During his two reigns, he only managed to score one successful title defense via pin or submission. The match? A five-second squash over Zack Ryder on Raw, which essentially was nothing more than a bad joke.

Instead of booking their young, physically impressive champion as a powerhouse or a dominant force, Sheamus was made to look like a coward who could only win with the help of outside interference or illegal methods.

Despite being able to claim that he is a two-time holder of the most sought-after championship belt in professional wrestling, many fans still see Sheamus as a joke of a champion because of the relatively short length and awkward booking of his combined 161 days as WWE Champion.

Since losing the title to Randy Orton in the six-pack challenge at the Night of Champions PPV, the purveyor of Pale Justice has been floundering on Raw with seemingly little direction.

A feud with John Morrison seems to be building, based off their encounter on Raw last Monday night. After defeating Vladimir Kozlov, Sheamus was set to put a hurting on Santino Marella before the Shaman of Sexy intervened.

Sheamus and Morrison battled in an entertaining falls count anywhere match on the September 13 edition of Raw that saw the Celtic Warrior win after Chris Jericho assaulted Morrison with a steel chair. It was one of the better matches on Raw in recent memory and shows the potential that a program between these two rising stars could have.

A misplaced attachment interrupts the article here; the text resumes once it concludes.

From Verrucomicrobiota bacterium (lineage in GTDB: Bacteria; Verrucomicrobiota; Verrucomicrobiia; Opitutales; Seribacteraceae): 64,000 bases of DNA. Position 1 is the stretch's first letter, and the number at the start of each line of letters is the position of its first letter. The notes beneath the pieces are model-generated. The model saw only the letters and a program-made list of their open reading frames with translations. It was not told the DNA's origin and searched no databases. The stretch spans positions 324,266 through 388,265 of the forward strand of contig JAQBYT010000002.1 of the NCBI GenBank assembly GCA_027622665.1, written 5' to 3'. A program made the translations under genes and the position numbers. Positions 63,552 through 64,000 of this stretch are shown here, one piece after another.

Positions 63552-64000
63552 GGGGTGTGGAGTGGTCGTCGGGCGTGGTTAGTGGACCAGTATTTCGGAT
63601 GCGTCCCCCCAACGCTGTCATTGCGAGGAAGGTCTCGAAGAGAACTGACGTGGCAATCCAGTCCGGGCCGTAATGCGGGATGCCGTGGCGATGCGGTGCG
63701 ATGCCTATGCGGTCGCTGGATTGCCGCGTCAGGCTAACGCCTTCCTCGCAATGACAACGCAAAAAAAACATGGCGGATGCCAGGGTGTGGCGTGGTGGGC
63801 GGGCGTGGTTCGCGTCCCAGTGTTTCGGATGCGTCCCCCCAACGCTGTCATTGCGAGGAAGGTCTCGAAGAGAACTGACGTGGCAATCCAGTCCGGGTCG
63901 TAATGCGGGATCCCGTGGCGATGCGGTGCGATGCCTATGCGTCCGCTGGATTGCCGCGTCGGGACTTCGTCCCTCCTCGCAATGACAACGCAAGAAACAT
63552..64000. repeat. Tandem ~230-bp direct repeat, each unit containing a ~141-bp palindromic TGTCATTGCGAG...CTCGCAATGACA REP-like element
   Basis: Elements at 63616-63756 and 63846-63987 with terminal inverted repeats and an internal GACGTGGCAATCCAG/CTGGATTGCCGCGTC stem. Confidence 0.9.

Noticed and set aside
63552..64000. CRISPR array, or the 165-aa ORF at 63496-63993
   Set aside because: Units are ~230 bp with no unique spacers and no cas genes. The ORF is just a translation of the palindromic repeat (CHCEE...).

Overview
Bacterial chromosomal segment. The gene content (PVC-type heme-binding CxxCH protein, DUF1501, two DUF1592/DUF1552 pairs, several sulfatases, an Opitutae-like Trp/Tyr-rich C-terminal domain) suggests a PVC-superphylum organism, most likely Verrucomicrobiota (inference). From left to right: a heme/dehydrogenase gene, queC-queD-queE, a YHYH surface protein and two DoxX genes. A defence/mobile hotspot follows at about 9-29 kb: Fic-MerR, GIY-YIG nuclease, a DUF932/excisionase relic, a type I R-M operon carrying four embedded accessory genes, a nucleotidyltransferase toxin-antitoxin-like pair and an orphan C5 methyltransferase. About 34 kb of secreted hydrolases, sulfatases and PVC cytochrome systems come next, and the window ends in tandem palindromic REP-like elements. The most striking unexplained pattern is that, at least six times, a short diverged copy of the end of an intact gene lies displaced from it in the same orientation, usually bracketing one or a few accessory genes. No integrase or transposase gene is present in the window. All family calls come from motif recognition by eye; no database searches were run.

While a feud with Morrison could produce some good matches, it seems as this point that the main purpose of the rivalry is to help push Morrison into the main event scene. By allowing the Monday Night Delight to hold his own over a two-time WWE Champion, his credibility increases but it does not do nearly the same for Sheamus.

This may not be a bad thing for the stagnant main event scene on Raw, but it does have a somewhat negative effect on the already damaged credibility of the once dominant Sheamus.

His dominance will likely continue to be damaged once Triple H makes his return to Monday nights, inevitably looking for revenge against the man who put him on the shelf.

When The Game returns, it seems a give-in that he will go after Sheamus and reignite their rivalry. While Triple H gaining revenge in the form of a victory may not be a foregone conclusion, chances are strong that when all is said and done, Trips will come out on top of this feud.

Where does that leave Sheamus in the big picture of the WWE main event scene?

Could the WWE be guilty of giving Sheamus too big of a push, too early in his career? After reaching the top, where does he go from here?

There may be no two-time WWE champions with the questionable standing of the “Celtic Warrior.” Despite his impressive size and powerful smash mouth offensive style, some fans still have a hard time accepting Sheamus as a major player in today’s wrestling landscape.

How the WWE handles Sheamus’ direction over the next few months, especially after Triple H returns, will be critical towards the remainder of the 32-year-old’s career.

Is Sheamus an example of the luck of the Irish or is he going to wind up, much like one of his signature moves, a victim of the Irish curse?